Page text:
BY AARON GENUTH
On an emotional day in Flushing, the Mets responded to the looming end of an era with a day of inspired baseball. Or at least inspired enough to sweep a doubleheader from the Marlins, a team 10 games worse in the standings than the Mets are.
Prior to the first game of the doubleheader, a press conference was announced. David Wright, along with Mets COO Jeff Wilpon, would address his status vis-a-vis playing this season and beyond. Before the press conference began, the consensus was that Wright would announce his plans to play again this season and retire at the end of it. And that’s what happened, mostly.
With Mets players, coaches and staff gathered in support – including Omar Minaya and Jose Reyes seated front row – Wilpon spoke first. Addressing the elephant in the room, he almost immediately asserted that insurance and finances had nothing to do with the decision around The Captain’s return, a rumor that has been accepted as fact by much of Mets fandom, who will likely not be swayed by Wilpon’s claim. (The Mets are reimbursed 75 percent of Wright’s salary when he is unable to play during injury, and speculation is that this savings has factored into his continued absence from the field in late-season 2018. Furthermore, should he take the field in September, a Mets beat reporter told WFAN sports radio that Wright’s insurance policy would not take effect again until the 61st day of next year’s regular season).
After many of the expected – and deserved – homages to David Wright as both a baseball player and a person, he shared the expected news that, while Wright won’t physically recover enough to continue beyond this season, he will be reactivated on the roster September 25 and start at third base against the Marlins on September 29.
When Wright spoke, he reaffirmed much of what Wilpon said, also individually thanking his teammates, coaches, management, family, and friends. There were some tears, many reflections, and a decent joke about being blindsided that this press conference wasn’t about a contract extension. What there wasn’t – in nether Wright nor Wilpon’s statements – was the word “retirement.”
When questioned afterward whether he was “not officially retiring, but unable to continue to play at a Major League level,” Wright agreed. It was obvious, however, that he avoided any mention of total finality. It remains to be seen whether this decision will also be framed as “not at all financially or insurance based,” considering that Wright is owed $27 million over the next two years.
With the drama of the imminent end of an era on pause, the Mets and Marlins took the field for a doubleheader necessitated by the rain earlier in the week. In the first game Steven Matz gave up back-to-back home runs in the second inning, before tying it up in the bottom half on his own first career professional home run with Kevin Plawecki aboard. The two homers would be the only hits Matz would give up until the seventh, when a bloop pop up by Marlins rookie Brian Anderson dropped in front of Brandon Nimmo and bounced into the stands for a ground rule double. After Matz got Lewis Brinson to fly out, reliever Drew Smith was brought in and promptly allowed an RBI single to Peter O’Brien.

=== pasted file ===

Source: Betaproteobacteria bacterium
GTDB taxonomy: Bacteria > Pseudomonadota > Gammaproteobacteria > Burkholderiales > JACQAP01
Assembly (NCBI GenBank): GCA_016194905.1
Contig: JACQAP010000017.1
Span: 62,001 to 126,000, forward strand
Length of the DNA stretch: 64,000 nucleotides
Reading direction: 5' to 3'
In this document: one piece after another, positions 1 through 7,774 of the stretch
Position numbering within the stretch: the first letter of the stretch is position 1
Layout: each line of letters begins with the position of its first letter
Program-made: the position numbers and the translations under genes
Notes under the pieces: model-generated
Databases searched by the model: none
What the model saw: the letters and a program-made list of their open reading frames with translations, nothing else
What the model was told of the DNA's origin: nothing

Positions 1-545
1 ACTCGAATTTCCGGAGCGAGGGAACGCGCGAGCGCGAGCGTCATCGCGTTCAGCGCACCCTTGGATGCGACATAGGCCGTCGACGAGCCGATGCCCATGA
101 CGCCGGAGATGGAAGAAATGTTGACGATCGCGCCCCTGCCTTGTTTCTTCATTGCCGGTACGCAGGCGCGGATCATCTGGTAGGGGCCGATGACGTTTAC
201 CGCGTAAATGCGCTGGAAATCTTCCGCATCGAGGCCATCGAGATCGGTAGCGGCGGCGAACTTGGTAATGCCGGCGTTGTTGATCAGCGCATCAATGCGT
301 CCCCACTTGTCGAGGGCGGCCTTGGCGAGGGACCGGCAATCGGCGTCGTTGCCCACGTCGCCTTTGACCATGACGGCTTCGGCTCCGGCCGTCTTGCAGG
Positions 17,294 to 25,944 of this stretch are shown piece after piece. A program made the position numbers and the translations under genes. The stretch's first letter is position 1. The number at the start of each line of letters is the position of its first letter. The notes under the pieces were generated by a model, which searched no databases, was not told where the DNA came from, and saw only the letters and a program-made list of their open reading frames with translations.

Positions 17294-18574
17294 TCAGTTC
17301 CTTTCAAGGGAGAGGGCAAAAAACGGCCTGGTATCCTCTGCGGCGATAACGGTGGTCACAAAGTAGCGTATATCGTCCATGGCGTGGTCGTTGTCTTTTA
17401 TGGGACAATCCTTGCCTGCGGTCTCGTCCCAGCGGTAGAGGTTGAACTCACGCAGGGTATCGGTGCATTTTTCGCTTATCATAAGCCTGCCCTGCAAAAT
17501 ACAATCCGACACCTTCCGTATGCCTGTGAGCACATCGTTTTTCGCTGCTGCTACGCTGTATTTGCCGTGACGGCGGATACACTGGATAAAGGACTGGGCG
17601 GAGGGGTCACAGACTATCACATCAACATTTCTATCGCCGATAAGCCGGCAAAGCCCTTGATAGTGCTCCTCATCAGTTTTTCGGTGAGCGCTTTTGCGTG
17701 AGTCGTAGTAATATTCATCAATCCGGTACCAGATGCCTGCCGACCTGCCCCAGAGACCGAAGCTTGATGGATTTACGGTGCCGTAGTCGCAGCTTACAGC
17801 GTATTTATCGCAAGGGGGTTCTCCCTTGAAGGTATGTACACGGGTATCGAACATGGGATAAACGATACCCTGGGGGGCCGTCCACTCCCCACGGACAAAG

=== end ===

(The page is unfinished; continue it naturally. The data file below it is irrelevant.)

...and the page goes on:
Righty Sandy Alcantra was impressive in seven innings of work, not allowing a hit after the Matz homer. The Marlins held that 3-2 lead into the bottom of the ninth, when Michael Conforto blasted an upper deck moonshot to right field to tie it with two outs. Three pitches later, Todd Frazier lined a 94-mph fastball into the left field bleachers to seal a 4-3 Mets win in walk off fashion. It marks the first time in team history that the Mets have tied and then won a walkoff game on back-to-back home runs.
In the second game, Jason Vargas got the nod against rookie Jeff Brigham, with the Marlins rookie making his second Major League start. Brigham continued Matz’ trend with an offensive milestone of his own; his first MLB hit in the third inning. It would come back to haunt Vargas the very next batter, when Miguel Rojas launched a two run jack to center field. Like Matz in the first game, Vargas settled down after the homer, and went six innings, giving up only three hits and two walks, notching seven strikeouts.
The Mets offense would reward him in the fifth, with Tomas Nido hitting his first home run of the season, and Michael Conforto driving in Vargas and rookie Jeff McNeil with a double. Vargas, on with a single, apparently noticed that one of the day’s themes was pitchers helping their own cause. Conforto would add to his productive Thursday by driving in Amed Rosario with a single in the seventh.
An RBI groundout by Dom Smith added another insurance run in that inning. Seth Lugo dominated, striking out the first five Marlins who he saw over two scoreless innings. Robert Gsellman gave up a walk but no hits, notching his eleventh save on a charging, game-ending, shoestring catch by Conforto – a nice exclamation point on his three-hit, four-RBI day.
While much is yet to unfold with regard to David Wright’s ride into the baseball sunset, on the day he announced his official departure, the Mets responded with two emotional comeback wins. An inspired day of baseball in a season that has been marked by few highlights outside of Jacob Degrom’s ERA.
On Friday, the Mets followed their doubleheader sweep of the lowly Marlins with a 8-0 shutout of the league’s best team – the Boston Red Sox – and now have a record of 69-78. In their last 40 games the Mets are 25 – 15 and among the highest scoring teams in the league over that span.